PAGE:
Programming Linguistics #1 — First Things First

December 1, 2015 · Posted in Programming Linguistics 

Programming is something I’ve been doing since I was in elementary school. Maybe back then it wasn’t quite what it was today — but from a young age I’ve started experimenting with making computers do the things I’d like them to do. For one of the first things I’ve ever tried, I started out crafting batch files that used all kinds of weird hackery to accomplish simple tasks. I slowly moved into HTML, a little bit of JavaScript and after some time gradually learned to write PHP (I only learned about CSS later on because at the time, CSS didn’t even exist yet).

As the years passed I’ve learned plenty of other languages. I still do a lot of PHP, but I also like using C/C++ (which, despite their similarities, are also very different languages). But, as with most things, over time things have started to bother me about the tools I use — and invariably, sooner or later the thought comes up — “I could do better”.

If, just if, I ever were to design and build a programming language of my own. What would it look like? What concepts would it use? What would the syntax be like? And what about libraries and functions it provides? How would the tools for it be designed and built? Endless questions similar to these arise, and in this (what is hopefully going to be a) series of posts, I’m going to explore what my answers to those questions would be.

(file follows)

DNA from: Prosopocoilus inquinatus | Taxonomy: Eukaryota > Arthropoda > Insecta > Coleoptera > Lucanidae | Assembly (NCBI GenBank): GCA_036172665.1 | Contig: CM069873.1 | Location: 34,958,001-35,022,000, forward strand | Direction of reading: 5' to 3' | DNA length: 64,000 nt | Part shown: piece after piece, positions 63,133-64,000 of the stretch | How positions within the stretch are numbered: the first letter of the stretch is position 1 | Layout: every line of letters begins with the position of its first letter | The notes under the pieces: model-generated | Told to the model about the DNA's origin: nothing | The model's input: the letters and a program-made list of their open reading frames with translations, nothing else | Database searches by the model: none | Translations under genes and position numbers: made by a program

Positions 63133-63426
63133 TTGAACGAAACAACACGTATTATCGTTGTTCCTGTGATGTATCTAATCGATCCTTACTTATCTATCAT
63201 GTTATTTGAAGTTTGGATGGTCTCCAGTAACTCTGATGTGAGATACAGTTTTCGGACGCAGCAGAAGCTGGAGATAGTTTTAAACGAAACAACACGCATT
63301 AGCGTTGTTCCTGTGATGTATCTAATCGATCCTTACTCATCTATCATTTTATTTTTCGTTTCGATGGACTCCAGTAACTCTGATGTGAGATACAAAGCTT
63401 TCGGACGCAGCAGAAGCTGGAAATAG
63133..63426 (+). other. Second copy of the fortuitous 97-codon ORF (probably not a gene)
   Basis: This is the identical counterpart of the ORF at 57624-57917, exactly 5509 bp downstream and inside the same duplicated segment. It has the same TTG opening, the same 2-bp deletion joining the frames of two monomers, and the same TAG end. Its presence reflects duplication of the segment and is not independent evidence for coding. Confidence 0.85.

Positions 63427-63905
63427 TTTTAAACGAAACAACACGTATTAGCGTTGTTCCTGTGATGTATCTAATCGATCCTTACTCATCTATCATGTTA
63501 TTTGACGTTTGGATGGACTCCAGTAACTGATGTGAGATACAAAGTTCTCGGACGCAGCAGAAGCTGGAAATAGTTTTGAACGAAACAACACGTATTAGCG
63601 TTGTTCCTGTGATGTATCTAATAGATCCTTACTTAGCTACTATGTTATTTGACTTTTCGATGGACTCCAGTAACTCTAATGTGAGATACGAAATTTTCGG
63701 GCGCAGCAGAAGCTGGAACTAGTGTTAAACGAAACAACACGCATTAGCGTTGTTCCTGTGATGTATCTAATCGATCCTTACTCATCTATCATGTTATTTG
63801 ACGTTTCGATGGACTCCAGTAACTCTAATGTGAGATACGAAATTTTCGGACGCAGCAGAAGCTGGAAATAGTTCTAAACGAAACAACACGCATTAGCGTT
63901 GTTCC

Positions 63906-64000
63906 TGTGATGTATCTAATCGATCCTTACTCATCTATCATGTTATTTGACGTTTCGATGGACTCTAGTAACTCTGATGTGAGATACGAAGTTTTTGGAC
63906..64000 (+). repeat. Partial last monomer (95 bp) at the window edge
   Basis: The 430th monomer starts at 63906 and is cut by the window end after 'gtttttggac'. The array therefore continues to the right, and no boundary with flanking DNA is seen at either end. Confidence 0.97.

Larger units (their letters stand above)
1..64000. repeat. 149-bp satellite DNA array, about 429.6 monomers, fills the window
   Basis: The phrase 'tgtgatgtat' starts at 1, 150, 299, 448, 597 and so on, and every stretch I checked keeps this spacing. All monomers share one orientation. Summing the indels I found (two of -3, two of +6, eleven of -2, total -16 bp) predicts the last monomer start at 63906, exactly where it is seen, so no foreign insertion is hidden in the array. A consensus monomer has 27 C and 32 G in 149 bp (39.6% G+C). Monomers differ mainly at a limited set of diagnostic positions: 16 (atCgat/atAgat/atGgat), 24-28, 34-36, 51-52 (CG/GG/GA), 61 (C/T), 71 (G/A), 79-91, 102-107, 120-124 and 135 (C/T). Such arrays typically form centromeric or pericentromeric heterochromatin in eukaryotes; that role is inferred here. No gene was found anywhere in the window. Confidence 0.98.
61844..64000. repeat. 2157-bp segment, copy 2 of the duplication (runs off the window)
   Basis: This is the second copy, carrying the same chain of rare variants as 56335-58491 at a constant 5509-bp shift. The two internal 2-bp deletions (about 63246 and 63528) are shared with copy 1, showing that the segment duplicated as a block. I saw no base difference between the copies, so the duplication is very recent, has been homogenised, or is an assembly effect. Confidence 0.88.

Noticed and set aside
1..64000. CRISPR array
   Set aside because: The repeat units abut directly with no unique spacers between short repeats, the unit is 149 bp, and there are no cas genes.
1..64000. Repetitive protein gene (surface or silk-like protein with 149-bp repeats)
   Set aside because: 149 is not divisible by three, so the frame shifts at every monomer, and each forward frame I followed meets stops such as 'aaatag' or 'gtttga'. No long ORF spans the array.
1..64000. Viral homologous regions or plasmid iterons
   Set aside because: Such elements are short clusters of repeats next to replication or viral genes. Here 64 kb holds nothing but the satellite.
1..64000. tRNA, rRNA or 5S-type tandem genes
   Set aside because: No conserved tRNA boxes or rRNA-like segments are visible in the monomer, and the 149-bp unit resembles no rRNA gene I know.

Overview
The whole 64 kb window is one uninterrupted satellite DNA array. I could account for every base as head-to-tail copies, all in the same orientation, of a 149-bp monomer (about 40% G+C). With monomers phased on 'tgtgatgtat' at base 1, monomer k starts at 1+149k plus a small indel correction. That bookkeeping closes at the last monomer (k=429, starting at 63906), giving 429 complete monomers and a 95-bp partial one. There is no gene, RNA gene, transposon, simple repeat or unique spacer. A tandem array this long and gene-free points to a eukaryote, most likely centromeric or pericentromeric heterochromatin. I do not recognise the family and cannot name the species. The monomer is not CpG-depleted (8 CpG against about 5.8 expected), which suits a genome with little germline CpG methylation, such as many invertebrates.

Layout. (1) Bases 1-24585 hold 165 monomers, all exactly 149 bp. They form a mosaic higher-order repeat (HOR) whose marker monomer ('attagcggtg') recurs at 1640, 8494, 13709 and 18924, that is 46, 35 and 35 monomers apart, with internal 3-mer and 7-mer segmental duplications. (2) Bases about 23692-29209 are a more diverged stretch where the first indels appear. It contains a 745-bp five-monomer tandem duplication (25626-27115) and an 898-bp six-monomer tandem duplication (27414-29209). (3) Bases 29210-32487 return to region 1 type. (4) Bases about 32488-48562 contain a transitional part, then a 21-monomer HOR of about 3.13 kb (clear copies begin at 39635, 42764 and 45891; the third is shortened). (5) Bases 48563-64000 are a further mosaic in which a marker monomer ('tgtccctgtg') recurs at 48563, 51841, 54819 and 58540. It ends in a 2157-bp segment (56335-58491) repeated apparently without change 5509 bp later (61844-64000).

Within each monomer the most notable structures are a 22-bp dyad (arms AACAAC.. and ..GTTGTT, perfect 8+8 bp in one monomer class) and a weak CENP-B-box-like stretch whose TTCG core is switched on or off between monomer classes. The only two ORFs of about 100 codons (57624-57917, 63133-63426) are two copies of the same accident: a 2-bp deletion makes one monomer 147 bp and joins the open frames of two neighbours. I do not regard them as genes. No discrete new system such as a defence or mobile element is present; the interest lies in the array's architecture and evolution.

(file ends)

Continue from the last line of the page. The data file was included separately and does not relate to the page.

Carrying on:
Let’s start by exploring some key design points (many of which will probably be explored in further detail in future posts).

Use Cases — Low Level vs. High Level

I don’t just program regular old computers. A field that I’m particularly interested in, is embedded software. Embedded software deals with the software that runs inside all kinds of devices. Pretty much everything with a power cord has a computer of some kind in it — no matter if it’s an MP3 player, a television, a coffee maker, or a washing machine — and they need to be programmed. It’s an interesting field that is much closer to the actual hardware than writing software for desktop computers is. Oftentimes, programs are written using some form of assembly language (a human-readable form of raw machine code, which is can be optimized to a very high degree, but it’s difficult to maintain code, and susceptible to errors), or some dialect of C (a language that is now more than four decades old). The tools available are more often than not of somewhat questionable quality, and user-friendliness is hard to find.